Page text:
Subdivision has increased, creating smaller paddocks.

Protection of waterways on farm has included stock exclusion and riparian planting. Riparian planting is an ongoing operation and gaining momentum (Megan’s job). It is regarded as a very long-term project. It’s not planting but survivability that slows progress on the property. The waterways are mostly drain ditches that require annual weed cleaning/ clearing and maintenance to be effective. 

Trees planted along the coast (originally planted by Vaughan’s grandfather) provide a buffer from the notorious southerly winds that frequently batter the region. The Templetons have cutting rights to the timber and the trees are subject to an ongoing maintenance programme, as well as milling and planting schedules.

The Templetons see themselves as custodians of the family farm and take immense pride in the heritage of the property.

In 1911 William Templeton began flax milling at Otaitai Bush on a 2,000acre property near Riverton. Vaughan’s father Des began working at the mill in 1947. In 1971, the Otaitai Bush Flax Mill closed after the NZ Flax Milling Industry became uneconomic due to competition from overseas fibre and oil based synthetics. Upon closing the flax mill, Des worked tirelessly to drain and develop the swampy coastal property to create an extensive sheep and beef breeding farm. The Templeton Flaxmill Museum is the only working flax mill in the country on its original site. Vaughan and Megan donated the building to the trust that administers the museum, of which Vaughan is now the chairman. When it is available, fibre produced by the mill is sold to floral artists and to Maori craftspeople. The museum attracts about 1,000 visitors a year.

The Templetons employ a lower order sharemilker, Wal (Warren) Calder, to operate the dairy farm. The successful working relationship with Wal has evolved over a number of years, to where Vaughan says Wal is considered “part of the family”.

Vaughan and Megan are clear about their roles on the farm, ensuring they keep up with their responsibilities so that Wal and his staff can concentrate on the cows and day-to-day farming operation.

In 2006, Vaughan was selected for a Nuffield Scholarship, and his chosen topic was nutrient losses. Following this he replaced the farm’s effluent system and his well thought out design impressed the BFEA judges. Solids are separated with a weeping wall. The system incorporates a pond with 90 days of liquid storage. Effluent is applied around the farm at a low rate using K-line pods.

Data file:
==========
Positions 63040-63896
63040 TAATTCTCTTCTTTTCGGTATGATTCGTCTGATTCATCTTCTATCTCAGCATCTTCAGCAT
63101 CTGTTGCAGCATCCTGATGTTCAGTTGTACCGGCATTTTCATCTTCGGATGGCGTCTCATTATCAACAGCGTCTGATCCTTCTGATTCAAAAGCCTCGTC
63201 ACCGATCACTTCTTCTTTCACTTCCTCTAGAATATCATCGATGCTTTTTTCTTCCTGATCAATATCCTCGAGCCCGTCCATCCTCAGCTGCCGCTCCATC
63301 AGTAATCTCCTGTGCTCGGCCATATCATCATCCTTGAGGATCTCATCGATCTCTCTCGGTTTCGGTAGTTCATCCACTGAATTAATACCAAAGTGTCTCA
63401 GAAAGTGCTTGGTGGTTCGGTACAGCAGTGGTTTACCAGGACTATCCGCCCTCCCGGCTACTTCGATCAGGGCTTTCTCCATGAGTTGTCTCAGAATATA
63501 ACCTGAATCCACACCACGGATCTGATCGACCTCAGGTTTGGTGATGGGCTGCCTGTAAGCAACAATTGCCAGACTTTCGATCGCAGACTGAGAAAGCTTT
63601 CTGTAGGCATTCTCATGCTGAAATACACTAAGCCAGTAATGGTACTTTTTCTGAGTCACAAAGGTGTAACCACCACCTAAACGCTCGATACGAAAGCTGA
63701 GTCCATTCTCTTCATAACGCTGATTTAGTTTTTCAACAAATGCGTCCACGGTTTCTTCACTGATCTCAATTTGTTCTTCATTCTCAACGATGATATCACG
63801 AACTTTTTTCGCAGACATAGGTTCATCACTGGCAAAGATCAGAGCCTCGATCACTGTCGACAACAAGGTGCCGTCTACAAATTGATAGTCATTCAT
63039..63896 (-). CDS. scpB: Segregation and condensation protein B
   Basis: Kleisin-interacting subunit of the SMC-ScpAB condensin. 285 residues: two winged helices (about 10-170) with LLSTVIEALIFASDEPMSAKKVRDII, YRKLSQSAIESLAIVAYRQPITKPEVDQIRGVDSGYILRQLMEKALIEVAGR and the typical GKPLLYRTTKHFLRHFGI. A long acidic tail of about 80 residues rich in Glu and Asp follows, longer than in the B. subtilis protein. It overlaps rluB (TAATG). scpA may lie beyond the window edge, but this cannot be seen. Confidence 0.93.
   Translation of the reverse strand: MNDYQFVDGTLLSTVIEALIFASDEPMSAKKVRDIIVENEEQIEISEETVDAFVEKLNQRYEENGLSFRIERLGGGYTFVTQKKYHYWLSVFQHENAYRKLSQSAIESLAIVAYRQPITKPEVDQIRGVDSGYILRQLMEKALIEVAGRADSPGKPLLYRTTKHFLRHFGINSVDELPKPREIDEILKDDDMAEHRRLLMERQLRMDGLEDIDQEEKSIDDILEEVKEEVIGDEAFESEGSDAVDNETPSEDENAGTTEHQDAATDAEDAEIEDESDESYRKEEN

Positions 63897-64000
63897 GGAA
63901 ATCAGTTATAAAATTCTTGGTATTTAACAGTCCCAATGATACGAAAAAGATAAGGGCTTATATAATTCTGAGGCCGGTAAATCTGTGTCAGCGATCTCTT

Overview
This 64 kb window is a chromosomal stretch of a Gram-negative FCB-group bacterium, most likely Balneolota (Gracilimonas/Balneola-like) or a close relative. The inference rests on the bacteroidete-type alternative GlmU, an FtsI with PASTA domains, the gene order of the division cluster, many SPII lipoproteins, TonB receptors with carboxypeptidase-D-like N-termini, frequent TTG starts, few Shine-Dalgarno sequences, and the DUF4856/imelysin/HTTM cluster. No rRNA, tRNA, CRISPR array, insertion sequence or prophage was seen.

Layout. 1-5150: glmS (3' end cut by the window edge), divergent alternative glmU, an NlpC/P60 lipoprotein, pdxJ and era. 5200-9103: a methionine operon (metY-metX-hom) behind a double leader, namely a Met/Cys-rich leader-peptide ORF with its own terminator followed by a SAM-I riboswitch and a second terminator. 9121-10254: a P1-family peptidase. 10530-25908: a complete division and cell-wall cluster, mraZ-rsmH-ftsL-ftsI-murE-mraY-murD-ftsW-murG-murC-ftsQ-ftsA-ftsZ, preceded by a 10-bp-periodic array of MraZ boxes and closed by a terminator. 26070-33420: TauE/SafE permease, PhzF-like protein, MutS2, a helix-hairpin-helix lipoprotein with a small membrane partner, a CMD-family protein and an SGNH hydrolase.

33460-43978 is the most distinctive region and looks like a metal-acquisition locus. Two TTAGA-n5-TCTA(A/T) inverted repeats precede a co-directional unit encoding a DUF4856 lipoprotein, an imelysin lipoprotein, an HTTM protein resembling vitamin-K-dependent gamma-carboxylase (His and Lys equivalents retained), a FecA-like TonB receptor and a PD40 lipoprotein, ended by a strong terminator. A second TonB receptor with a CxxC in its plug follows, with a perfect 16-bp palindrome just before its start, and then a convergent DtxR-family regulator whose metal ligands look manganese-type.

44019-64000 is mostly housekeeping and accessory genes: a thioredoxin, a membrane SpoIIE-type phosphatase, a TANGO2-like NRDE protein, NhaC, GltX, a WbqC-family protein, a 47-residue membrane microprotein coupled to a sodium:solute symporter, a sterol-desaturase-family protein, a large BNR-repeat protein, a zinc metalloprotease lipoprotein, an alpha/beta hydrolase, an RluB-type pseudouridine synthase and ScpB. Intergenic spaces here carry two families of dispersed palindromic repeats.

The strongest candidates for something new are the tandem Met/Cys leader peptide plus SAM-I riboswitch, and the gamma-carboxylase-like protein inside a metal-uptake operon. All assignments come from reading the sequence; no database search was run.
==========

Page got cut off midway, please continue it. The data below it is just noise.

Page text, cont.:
Megan is currently involved with the Southland region Ballance Farm Environment Awards as the Judging Coordinator and she organized the field day at the 2014 regional winners’ place. Megan said the words spoken at the awards reflect their own drivers – people, planet, profit and passion. She has held the role for four years and enjoys it as it gives her the opportunity to get out on some really top farms, as well as showcase the really good, positive things that are happening in farming.”

Megan is also on the client council of Rabobank, which she says involves around two to three meetings a year. The bank has established quite a few councils throughout the regions in Australia and New Zealand. Megan sys it’s about the two-way exchange of ideas and information from the bank to the clients, and is a mirror of what happens in Holland. Megan says the bank “is focused on farming and agriculture and feeding the world as indeed, we are. So it’s really about establishing a closer local network of information.”

The Templetons have two sons, one an engineer in Tokoroa and one son (Peter) starting out on his dairying career. This Gypsy Day (June 2014) Peter will take up a new position in Riversdale. Megan says succession planning is something they have formalised and believes the key to successful succession is open communication. They have engaged a professional facilitator and they meet every six months to continue the open book/open communication process.

Megan says, “We understand that Vaughan has had the opportunity to come into this farm from his parents and we’ve known that all along, that if our children want to come back to farming then we wanted them to have that opportunity. In the meantime, in the 26 years we’ve been here, farming properties have gone from being worth hundreds of thousands of dollars to millions, so it’s a tricky issue, but it always is, through generations. So we started talking with the boys. And we’re at the communication stage. Through Rabobank, we have a facilitator helping us with the communication. We go to the Rabobank office to have a professional setting rather than being at home. It’s helped a lot. It helps because everyone gets a chance to have their say. We’ve brought in other people as well. We’ve brought a farm consultant and our financial bank manager in and they know our children and they know us, know the business. So they’ve been really valuable in helping with that and bringing out opportunities for the future for everyone.”